While growing up in the US, Tony Coolidge (陳華友) was told very little about his Taiwanese mother’s background.
“She went through great pains to bring us up American, to keep us speaking English so we could succeed, so we could adapt and fit in,” he says.
After his mother’s death from cancer in 1994, Coolidge visited Taiwan to reconnect with her relatives — and made a life-changing discovery. On a trip to his mom’s hometown of Wulai (烏來) in New Taipei City, Coolidge found out that she was a member of the Atayal tribe. Up to that point, he had never even heard of Taiwanese Aboriginals.
Photo Courtesy of Voices in the Clouds
Coolidge’s quest to find out more about his family’s Aboriginal background — and why it had been hidden from him — is the subject of Voices in the Clouds (眾族同聲), a documentary by director Aaron Hose. Released last year, the film will be shown with Chinese subtitles for the first time at the Urban Nomad Festival’s closing night on Sunday, followed by a question-and-answer session with Coolidge.
Coolidge recalls that on his trip, the topic of his family’s background did not come up until he questioned his aunt about the Aboriginal art he saw on the streets of Wulai.
“I thought, ‘What were Native Americans doing here?’ That’s what it looked like to me,” Coolidge told the Taipei Times on Tuesday. “And then she told me, ‘No, that’s our tribe.’ I thought, ‘Our tribe? Atayal?’ I was surprised, shocked.”
Photo Courtesy of Voices in the Clouds
Back home, Coolidge started researching the tribal group’s history. A magazine article he wrote about his trip caught the attention of filmmaker Aaron Hose.
“The fact that while he was visiting Wulai, he discovered that his entire family are descendants of the Atayal tribe, this blew me away,” Hose wrote in an e-mail. “Like Tony, I, too, was surprised that he hadn’t ever heard about it from his mother.”
In late 2005, Hose and his filmmaking team followed Coolidge and his brother Steven on a return trip to Taiwan. Voices is a moving account of Coolidge’s journey to learn more about his ethnic identity. At the same time, it casts a light on the persecution suffered by Taiwanese Aboriginal tribes.
As he found out more about the challenges faced by Aborigines, Coolidge began to understand why his mother never talked about her background. In the film, one Aboriginal elder recalls having to take on different identities in succession: tribal, Japanese, Chinese and Taiwanese. A father describes how classmates labeled his young son a “barbarian.”
“When I first went, it was very evident that there was not a lot of pride about the culture,” Coolidge says. “To me, it was a total avoidance of that culture, in my own family and my relatives. Throughout Taiwan, I got the sense that there wasn’t a positive attitude toward indigenous cultures or people.”
The son of an American GI who left his mother before his birth, Coolidge was born in Taiwan but immigrated to the US when he was a small boy. He grew up on military bases around the world with his mother, stepfather and three younger siblings.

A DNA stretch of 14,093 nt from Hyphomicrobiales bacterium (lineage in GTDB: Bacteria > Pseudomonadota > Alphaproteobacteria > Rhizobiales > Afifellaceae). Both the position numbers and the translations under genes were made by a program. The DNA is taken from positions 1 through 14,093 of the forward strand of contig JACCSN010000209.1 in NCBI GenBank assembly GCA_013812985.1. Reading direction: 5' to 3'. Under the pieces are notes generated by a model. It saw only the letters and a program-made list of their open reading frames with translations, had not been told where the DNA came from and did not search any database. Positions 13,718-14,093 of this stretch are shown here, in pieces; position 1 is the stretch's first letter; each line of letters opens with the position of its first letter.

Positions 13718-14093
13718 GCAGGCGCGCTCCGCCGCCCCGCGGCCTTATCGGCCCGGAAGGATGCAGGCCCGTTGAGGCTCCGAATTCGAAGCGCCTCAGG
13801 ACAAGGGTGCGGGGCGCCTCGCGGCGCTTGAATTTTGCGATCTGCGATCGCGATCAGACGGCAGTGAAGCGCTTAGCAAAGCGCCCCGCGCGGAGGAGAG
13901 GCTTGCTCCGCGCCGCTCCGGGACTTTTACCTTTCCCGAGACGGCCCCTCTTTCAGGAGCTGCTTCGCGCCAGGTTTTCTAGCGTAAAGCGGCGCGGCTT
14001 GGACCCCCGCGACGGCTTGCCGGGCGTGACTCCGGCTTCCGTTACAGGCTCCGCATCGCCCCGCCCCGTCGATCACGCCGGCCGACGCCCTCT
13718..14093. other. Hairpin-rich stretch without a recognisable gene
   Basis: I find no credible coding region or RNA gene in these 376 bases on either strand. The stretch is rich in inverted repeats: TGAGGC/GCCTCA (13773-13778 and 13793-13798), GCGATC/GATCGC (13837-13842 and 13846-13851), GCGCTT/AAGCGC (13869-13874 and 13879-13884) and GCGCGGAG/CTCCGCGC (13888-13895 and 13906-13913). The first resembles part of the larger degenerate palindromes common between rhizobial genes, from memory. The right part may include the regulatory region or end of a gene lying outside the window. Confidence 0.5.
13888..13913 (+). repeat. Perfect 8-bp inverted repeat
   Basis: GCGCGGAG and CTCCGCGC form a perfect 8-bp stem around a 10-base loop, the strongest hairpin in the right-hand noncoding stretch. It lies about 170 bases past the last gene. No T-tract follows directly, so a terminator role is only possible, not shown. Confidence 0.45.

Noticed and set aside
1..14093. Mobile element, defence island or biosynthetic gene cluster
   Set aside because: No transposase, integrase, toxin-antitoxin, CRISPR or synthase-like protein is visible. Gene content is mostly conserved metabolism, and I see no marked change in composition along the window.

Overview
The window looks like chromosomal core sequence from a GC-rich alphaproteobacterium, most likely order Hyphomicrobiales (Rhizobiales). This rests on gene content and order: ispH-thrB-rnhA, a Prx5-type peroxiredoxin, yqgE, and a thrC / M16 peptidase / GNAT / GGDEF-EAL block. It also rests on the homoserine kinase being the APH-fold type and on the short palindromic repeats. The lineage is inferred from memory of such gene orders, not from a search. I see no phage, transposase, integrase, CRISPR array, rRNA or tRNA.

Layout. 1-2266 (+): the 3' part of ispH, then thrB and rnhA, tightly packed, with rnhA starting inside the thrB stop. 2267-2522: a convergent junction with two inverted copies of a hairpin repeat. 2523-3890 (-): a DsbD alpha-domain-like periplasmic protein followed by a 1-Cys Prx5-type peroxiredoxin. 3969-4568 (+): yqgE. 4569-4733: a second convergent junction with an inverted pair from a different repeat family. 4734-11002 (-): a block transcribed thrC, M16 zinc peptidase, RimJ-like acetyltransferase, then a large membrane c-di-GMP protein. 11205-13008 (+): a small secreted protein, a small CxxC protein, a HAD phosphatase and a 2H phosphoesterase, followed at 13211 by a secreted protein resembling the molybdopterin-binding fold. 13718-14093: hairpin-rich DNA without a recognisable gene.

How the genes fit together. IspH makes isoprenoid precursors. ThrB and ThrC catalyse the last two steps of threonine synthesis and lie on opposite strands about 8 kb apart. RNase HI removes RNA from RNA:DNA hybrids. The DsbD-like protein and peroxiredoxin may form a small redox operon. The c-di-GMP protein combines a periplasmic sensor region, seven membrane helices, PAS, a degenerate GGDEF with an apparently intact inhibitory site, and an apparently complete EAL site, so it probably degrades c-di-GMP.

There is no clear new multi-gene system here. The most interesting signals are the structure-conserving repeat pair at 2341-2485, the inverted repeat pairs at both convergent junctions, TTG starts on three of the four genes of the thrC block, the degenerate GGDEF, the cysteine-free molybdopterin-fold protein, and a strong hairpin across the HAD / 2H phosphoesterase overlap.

Though she kept her ethnicity hidden from him, Coolidge knew his mother missed Taiwan and dreamed of returning before she was diagnosed with cancer. In a poignant scene, Coolidge recalls a time when he tried to ease his ailing mother’s homesickness by taking her to a Florida amusement park called Splendid China.
Two years later, after she passed away, Coolidge made his first trip to Taiwan as an adult. “After she died, my quest was not about discovering her culture, but about going and reconnecting with her family and bringing back her spirit in a way,” Coolidge says. “Only I discovered something totally unexpected.”
Coolidge says he can relate to the bigotry faced by his Atayal relatives because of the discrimination he experienced as an Asian American. In the American south, his mother and stepfather were viewed negatively for being a mixed-race couple; at school, his classmates taunted him with fake kung fu moves and “ching chong” noises.
“I can’t say I fully understand what my mother went through, but I understand what discrimination was like,” Coolidge says. “It gave me an understanding of why she did what she did to fit in with mainstream culture.”
Despite language and cultural barriers, Coolidge says he has always felt welcomed in Taiwan. He now lives in Tainan with his wife, Shu-min Hsu Coolidge (徐淑敏), and their three children.
In the film, Shu-min is candid about the misconceptions she had about Taiwanese Aborigines before accompanying her husband on his journey of discovery. Voices in the Clouds was made for American audiences, but Coolidge and Hose hope it will give Taiwanese people a chance to reflect on their country’s complex, multi-layered ethnic heritage.
Hose says that when the film was screened at US film festivals, several Taiwanese-born audience members told him that they, like Coolidge, were surprised to find out about their home country’s Aboriginal tribes.
“I figured, ‘How are we ever going to help preserve a dying culture if people from their own country don’t even know the culture exists?’” Hose said. “Raising awareness is the first step on a long road toward preservation.”
“It’s from having a strong sense of belonging that you have a foundation to move forward in your life,” Coolidge added.
What: Aaron Hose’s Voices in the Clouds (眾族同聲) at the Urban Nomad Film Festival’s closing night
When and Where: The film will be shown on Sunday after an awards ceremony and screening of Pangcah (製造), a short film by Kawa Ume, and followed by a question-and-answer session with Tony Coolidge. The event starts at 7:30pm on Sunday in Warehouse 2 of Huashan 1914 Creative Park (華山1914), 1, Bade Rd Sec 1, Taipei City (台北市八德路一段1號)
Admission: Tickets are NT$220 (NT$170 for students)
On the Net: Urbannomadfilmfest.blogspot.com; www.voicesintheclouds.com; www.atayal.org
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